it to win the tournament. Geiberger's came under soggy
conditions, when players were allowed to pick up their ball in
the fairway, and clean and place it in a perfect lie. Beck's 59
was shot at the highly suspect (par 72, 6,914-yard) Sunrise Golf
Club, which has subsequently been dropped from the tournament's
Second, Duval's eagle on the par-5, 543-yard 18th was golf
theater at its best. After an enormous drive of more than 320
yards (Duval averaged 295.6 yards off the tee last week) to the
heart of the fairway, he had 226 yards to the pin, set in the
back of a long green guarded by water on the left side. Duval
flushed a five-iron that carried about 210 yards, then ran
hole-high, six feet from the pin. On a day full of superb shots,
the five-iron was Duval's best. As he calmly rolled in the
right-to-left breaking putt, Duval let his emotional wraps fall
away, uncharacteristically unleashing a series of right crosses
before raising his arms in triumph.
Finally, what gives Duval's 59 the gravity to rival history's
greatest rounds was the unprecedented way in which he was able to
mesh power with ball control. "He has an amazing follow-through,
which is a key to accuracy and power," says Miller. "He has
tremendous range of motion and total extension to the target."
Duval was hitting on all cylinders on Sunday. He hit 11 of 13
fairways in regulation, 17 of 18 greens in regulation and had
only 23 putts. All told, Duval hit approaches inside of five
feet on half of the holes. "It was an easy 59," said Jeff
Maggert, one of Duval's playing partners, who felt like a duffer
while shooting a 66. "I've never seen anyone hit the ball that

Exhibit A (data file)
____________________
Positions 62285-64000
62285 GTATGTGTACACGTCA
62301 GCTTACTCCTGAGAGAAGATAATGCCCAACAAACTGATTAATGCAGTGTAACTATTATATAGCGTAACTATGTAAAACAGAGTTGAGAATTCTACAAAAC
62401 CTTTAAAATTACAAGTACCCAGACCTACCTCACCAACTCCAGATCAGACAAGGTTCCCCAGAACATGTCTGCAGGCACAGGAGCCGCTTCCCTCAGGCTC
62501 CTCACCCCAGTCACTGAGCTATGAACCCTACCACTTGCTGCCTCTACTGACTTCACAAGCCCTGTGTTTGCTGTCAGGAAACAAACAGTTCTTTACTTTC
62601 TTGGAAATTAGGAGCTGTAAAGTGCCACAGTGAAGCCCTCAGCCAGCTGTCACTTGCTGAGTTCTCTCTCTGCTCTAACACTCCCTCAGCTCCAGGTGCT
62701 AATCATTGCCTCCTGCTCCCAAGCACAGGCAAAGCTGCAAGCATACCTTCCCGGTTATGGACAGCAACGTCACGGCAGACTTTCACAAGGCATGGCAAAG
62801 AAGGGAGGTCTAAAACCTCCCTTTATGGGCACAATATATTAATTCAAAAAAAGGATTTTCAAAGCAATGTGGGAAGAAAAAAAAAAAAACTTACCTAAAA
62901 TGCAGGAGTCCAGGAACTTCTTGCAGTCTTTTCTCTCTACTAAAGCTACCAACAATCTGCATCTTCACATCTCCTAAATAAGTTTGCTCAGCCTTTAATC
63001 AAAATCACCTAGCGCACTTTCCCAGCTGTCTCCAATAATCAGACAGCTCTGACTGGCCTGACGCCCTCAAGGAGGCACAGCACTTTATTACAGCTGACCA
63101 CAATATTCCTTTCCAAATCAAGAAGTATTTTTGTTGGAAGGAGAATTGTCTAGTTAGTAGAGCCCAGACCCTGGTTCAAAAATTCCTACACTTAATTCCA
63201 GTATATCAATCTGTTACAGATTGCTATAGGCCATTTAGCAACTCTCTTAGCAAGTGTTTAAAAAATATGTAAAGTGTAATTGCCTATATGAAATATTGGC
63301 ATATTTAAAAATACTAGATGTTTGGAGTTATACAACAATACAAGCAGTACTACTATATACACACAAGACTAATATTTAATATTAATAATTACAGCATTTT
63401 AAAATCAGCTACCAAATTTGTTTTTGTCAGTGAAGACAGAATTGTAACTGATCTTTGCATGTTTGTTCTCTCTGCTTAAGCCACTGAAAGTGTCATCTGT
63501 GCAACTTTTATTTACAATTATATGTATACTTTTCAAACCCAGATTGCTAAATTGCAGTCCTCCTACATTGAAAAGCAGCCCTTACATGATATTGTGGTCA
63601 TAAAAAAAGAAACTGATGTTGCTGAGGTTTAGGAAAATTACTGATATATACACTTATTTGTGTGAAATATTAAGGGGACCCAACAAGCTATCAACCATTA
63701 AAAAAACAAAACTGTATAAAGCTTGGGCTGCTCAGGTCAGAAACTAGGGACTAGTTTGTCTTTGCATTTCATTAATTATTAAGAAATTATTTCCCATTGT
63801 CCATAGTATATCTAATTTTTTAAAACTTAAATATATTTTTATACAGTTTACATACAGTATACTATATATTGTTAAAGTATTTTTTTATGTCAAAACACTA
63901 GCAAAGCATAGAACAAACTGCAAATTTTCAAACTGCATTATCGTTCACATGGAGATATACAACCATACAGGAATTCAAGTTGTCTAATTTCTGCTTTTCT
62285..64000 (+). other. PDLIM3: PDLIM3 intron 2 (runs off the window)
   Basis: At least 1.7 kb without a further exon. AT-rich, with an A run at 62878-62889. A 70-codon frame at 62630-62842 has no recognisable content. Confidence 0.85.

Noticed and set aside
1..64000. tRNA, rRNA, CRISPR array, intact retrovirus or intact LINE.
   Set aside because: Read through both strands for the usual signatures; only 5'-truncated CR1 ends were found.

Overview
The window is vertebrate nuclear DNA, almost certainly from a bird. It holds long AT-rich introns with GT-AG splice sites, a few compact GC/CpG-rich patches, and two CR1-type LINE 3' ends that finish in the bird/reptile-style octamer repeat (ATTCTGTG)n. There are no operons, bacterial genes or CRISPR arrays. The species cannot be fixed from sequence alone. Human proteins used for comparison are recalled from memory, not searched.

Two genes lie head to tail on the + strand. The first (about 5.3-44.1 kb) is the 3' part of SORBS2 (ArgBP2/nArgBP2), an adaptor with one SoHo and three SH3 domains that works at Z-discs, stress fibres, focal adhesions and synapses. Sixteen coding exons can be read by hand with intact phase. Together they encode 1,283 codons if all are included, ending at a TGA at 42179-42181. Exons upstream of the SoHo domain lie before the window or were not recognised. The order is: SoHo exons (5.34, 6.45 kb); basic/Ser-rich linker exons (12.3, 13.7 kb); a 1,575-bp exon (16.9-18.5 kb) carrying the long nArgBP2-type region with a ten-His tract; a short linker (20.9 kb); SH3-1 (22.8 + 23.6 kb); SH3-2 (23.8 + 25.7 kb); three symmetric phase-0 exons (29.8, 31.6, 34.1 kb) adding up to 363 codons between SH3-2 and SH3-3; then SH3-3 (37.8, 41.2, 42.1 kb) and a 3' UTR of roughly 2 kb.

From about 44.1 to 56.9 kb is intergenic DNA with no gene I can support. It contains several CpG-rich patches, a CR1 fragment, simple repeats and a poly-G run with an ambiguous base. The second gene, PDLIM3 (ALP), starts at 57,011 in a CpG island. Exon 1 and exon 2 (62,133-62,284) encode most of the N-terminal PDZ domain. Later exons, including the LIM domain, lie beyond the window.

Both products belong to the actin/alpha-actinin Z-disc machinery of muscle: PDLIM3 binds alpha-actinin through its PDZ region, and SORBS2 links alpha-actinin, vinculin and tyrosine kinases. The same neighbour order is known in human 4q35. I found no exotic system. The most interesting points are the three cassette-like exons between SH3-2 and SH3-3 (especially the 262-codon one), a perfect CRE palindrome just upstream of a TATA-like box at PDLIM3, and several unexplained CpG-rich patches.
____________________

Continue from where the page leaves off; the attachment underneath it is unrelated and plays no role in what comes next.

close for an entire round. It was sort of like a no-hitter. I
didn't want to say the wrong thing. Finally, after he stiffed it
for the fourth straight time on a par-3, I said, 'I didn't
realize we were playing par-2s today.'"
Such bursts of birdies were what marked Miller's remarkable
prime in the mid-'70s. While the 63 at Oakmont, which took him
from six strokes off the lead to victory, has been called the
greatest round ever by Golf Magazine, Miller thinks his 61 in
the final round of the '75 Tucson Open might have been better.
But as proud as he is of those accomplishments, even Miller, who
watched the final round of the Hope from his house in Napa,
Calif., gives the nod to Duval's 59. "His distance control was
phenomenal," Miller said. "He hits that wonderful high fade with
his irons that is the scoring shot when the greens are firm.
Where David has the advantage over me is length. He is a gifted
ball striker, like guys such as Nick Price, Lee Trevino, Lanny
Wadkins and myself, but he's so much stronger than any of us. He
plays a much shorter course, so it's easier for him to hit it
Duval's 59 will only get better with age, especially if he wins
the majors that are essential to making a mark in golf history.
Should that happen, Sunday's round will be considered his coming
out, his statement, much like Nicklaus's 64 in the third round of
the '65 Masters.
Nicklaus raised the bar for all golfers that day in Augusta,
just the way Duval and Woods are doing today. They are ushering
in a new era of young, well-conditioned, technically proficient
players who bomb the ball down the fairway, hit high,
soft-landing iron shots that nestle next to the pin, and they
putt aggressively. In the future Duval's 59 will be looked on as
a key point in the continuum.
Of course, he will never fess up to any of this. "If I sit here
and anoint myself the best player, that doesn't help me get
better," Duval said. "That doesn't help me win tournaments. That
doesn't do anything for me. But improving does."
Duval will surely improve, and as he does, it won't be long
before 58 becomes the new magic number.